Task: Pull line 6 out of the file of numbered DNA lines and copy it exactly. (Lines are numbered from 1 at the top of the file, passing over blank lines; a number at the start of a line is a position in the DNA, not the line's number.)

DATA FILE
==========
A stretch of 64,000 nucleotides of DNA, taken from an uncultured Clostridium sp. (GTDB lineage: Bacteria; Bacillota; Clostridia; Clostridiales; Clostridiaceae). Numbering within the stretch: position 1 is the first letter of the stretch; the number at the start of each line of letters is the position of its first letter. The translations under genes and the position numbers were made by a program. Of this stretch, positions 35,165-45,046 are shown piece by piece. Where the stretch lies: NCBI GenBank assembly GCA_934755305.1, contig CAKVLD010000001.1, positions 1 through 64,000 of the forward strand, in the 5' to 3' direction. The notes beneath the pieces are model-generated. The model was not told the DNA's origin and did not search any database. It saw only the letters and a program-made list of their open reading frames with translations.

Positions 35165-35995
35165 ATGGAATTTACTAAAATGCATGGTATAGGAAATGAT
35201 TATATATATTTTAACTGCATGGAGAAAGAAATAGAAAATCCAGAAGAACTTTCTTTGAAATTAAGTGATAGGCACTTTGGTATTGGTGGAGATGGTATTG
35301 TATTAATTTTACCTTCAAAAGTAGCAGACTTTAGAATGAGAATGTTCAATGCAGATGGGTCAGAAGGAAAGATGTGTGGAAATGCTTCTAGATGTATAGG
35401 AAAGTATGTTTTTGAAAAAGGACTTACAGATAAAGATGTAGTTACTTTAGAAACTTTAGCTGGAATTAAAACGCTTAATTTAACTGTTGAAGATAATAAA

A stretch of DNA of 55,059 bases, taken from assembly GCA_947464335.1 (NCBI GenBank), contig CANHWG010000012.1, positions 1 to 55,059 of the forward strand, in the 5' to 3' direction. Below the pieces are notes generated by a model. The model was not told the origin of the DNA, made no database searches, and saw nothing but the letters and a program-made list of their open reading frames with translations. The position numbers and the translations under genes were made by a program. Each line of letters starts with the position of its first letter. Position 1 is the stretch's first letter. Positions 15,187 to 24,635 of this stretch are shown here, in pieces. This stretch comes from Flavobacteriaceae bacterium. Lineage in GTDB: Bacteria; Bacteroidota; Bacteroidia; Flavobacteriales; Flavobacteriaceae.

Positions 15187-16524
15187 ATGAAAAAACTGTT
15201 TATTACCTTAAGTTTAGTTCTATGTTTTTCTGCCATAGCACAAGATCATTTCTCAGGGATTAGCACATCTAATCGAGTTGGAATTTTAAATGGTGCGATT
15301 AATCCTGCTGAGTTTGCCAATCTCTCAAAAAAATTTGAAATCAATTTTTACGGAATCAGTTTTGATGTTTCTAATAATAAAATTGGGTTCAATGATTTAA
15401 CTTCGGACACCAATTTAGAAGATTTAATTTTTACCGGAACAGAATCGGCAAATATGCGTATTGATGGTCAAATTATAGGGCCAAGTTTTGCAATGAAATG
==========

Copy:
35401 AAAGTATGTTTTTGAAAAAGGACTTACAGATAAAGATGTAGTTACTTTAGAAACTTTAGCTGGAATTAAAACGCTTAATTTAACTGTTGAAGATAATAAA